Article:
PITTSFIELD — A year ago, residents of the Alma Street neighborhood hoped to win a judgment in Berkshire Superior Court that might rewind the clock on a newly built cell tower.
They lost that case.
For much of the past year, plaintiffs in that 2020 lawsuit against the city’s Zoning Board of Appeals and Verizon Wireless shifted their focus, pressing the City Council and Board of Health to respond to concerns about the tower’s potential health impact, while also calling for better outreach to abutters about projects.
Meantime, the legal case remained on its own track before the Massachusetts Appeals Court, with a decision now closer after a key filing.
In a recent brief, lawyers for the city and Verizon say that the lower-court judge was right to dismiss the complaint ahead of trial.
The crux of the case: Did the city fail, in 2017, to provide proper notice to abutters, as required by state law, that it was considering a special permit for the tower?
The plaintiffs submitted affidavits to the lower court saying they did not get mailed notices. On appeal, their attorney, Patricia A. DeJuneas, argues that Judge Douglas H. Wilkins was wrong to grant an order of summary judgment in favor of the city and Verizon, as he did Aug. 13, 2020.
“There is a genuine issue of disputed fact as to whether the ZBA mailed the required notices to the Abutters, the Abutters lacked actual knowledge,” she wrote in her appeals brief June 7. Because of that factual dispute, DeJuneas argues, the case should have gone to trial.
The Berkshire judge acknowledged that the affidavits from residents raised questions about whether full notice was provided to abutters — those living within 300 feet of the tower project. But, in his decision, Wilkins said the neighbors’ complaint had come too late, long after the 90-day appeal period on the ZBA decision.
“In short, the dispute over whether the City mailed notice to the Plaintiffs is not material,” Wilkins wrote in his decision, then cited case law: “On the undisputed facts, the failure to provide notice by mail, while providing published and posted notice does not amount to a ‘complete failure of notice of a public hearing in advance of the granting of a special permit ....’
“The Plaintiffs did not bring this case in timely fashion and, therefore, the court must dismiss the complaint,” Wilkins wrote.
For the plaintiffs, DeJuneas argued that state law says notice “shall” be provided by mail.
“It means that the ZBA had no choice but to comply with each of the three forms of statutory notice,” she wrote.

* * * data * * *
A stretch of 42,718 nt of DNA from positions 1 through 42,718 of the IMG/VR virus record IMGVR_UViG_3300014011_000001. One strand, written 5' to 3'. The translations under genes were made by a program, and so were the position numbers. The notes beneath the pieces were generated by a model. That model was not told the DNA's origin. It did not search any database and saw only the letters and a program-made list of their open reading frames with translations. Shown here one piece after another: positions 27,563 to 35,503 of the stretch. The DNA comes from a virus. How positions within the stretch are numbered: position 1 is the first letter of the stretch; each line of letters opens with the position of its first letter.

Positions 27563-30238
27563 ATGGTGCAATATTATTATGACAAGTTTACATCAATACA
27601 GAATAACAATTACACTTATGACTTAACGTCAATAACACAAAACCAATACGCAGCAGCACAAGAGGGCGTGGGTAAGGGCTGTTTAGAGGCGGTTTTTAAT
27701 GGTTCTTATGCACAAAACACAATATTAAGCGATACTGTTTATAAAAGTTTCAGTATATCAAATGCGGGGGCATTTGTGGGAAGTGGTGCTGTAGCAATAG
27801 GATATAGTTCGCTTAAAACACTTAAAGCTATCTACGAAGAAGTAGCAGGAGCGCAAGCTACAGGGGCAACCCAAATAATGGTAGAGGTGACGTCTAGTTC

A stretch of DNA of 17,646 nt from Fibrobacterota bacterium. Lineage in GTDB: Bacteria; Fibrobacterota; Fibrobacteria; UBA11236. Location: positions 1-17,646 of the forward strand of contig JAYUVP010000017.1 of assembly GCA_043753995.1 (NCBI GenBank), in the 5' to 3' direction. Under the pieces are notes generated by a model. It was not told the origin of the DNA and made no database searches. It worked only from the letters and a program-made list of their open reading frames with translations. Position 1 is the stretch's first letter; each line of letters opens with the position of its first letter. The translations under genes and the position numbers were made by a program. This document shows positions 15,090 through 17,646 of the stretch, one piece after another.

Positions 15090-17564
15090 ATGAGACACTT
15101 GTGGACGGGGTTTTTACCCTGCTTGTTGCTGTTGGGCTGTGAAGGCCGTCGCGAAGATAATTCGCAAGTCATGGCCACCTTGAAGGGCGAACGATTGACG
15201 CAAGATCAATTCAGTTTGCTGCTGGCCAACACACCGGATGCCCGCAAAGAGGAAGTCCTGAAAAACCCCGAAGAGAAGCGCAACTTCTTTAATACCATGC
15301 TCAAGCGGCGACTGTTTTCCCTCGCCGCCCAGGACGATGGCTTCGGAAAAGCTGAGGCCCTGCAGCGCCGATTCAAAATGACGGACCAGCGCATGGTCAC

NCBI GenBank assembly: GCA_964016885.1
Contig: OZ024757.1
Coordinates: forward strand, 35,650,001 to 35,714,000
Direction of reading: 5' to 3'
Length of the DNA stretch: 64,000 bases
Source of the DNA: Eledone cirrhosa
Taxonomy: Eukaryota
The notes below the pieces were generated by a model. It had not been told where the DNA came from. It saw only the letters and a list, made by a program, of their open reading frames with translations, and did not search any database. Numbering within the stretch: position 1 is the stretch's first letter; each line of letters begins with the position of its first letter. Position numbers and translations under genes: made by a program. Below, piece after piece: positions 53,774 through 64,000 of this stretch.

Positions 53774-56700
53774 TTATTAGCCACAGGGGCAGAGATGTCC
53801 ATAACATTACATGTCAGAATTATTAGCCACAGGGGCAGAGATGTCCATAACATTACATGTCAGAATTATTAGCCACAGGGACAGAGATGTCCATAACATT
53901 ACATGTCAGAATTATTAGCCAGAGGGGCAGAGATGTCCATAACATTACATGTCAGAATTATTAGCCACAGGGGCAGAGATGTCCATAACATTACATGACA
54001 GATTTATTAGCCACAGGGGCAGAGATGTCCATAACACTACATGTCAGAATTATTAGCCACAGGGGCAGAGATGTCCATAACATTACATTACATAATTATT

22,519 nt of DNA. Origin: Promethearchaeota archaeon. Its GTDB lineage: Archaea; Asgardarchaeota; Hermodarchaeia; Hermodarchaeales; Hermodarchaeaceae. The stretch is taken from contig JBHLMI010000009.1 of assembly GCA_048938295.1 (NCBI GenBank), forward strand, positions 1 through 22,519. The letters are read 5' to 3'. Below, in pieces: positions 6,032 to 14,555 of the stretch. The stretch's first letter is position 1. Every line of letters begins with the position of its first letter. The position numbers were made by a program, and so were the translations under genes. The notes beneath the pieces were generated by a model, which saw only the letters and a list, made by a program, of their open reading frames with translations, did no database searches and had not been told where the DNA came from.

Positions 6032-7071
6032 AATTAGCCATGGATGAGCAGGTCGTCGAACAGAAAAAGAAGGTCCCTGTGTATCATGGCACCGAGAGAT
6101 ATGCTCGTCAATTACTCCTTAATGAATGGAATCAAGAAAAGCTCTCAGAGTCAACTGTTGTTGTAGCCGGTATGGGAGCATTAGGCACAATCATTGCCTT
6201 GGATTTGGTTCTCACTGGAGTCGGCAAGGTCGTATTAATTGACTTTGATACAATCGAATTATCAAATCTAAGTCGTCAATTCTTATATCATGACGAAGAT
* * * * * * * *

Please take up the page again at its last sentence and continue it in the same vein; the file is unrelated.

And if that is established to have been a failure, then the 90-day appeals period should have started when neighbors did become aware of the tower decision: when trucks rolled up their streets last spring.
“Where their residential properties and homes are at stake, the Abutters — greatly outmatched by Verizon’s vast wealth and resources — should not suffer the loss of property values or cherished characteristics of their residential neighborhoods,” the brief states, “simply because the ZBA violated its statutory obligation to mail notices of the hearing, decision, and extension.”
One neighborhood leader, Courtney Gilardi, says she is mystified about the notion of something not amounting to a “complete failure” of notice.
“To me, notification means people are notified — and they know about something,” said Gilardi, who is not an abutter and not a plaintiff.
The city and Verizon, in a brief filed July 6, point out, as they did in the case before the Pittsfield court, that at least one abutter received a mailed notice and attended a ZBA hearing. In addition, they provided proof that the tower special permit application was outlined in legal notices in The Eagle and was posted in City Hall.
“There was, at a minimum, substantial compliance with the statute,” the defense brief states. It was filed jointly by Mark J. Esposito of Shatz, Schwartz and Fentin of Springfield, representing Verizon, and Buffy D. Lord of Donovan O’Connor & Dodig of North Adams, representing Pittsfield.
“While Plaintiffs assert that the mailed notice was not received by them, they offer no evidence to dispute that the notice was actually sent,” the two lawyers argue.
The defense brief cites a Supreme Judicial Court decision that found that the town of Greenfield had satisfied the notification requirements in a separate case “by evidence that a municipal employee mailed the notice, regardless of whether the notice was received. … Put another way, evidence of non-receipt is not evidence of lack of mailing.”
The lawyers note that lawmakers did not require proof that abutters received notices. If so, they would have ordered that notices be served by Sheriffs’ Office personnel or by certified mail.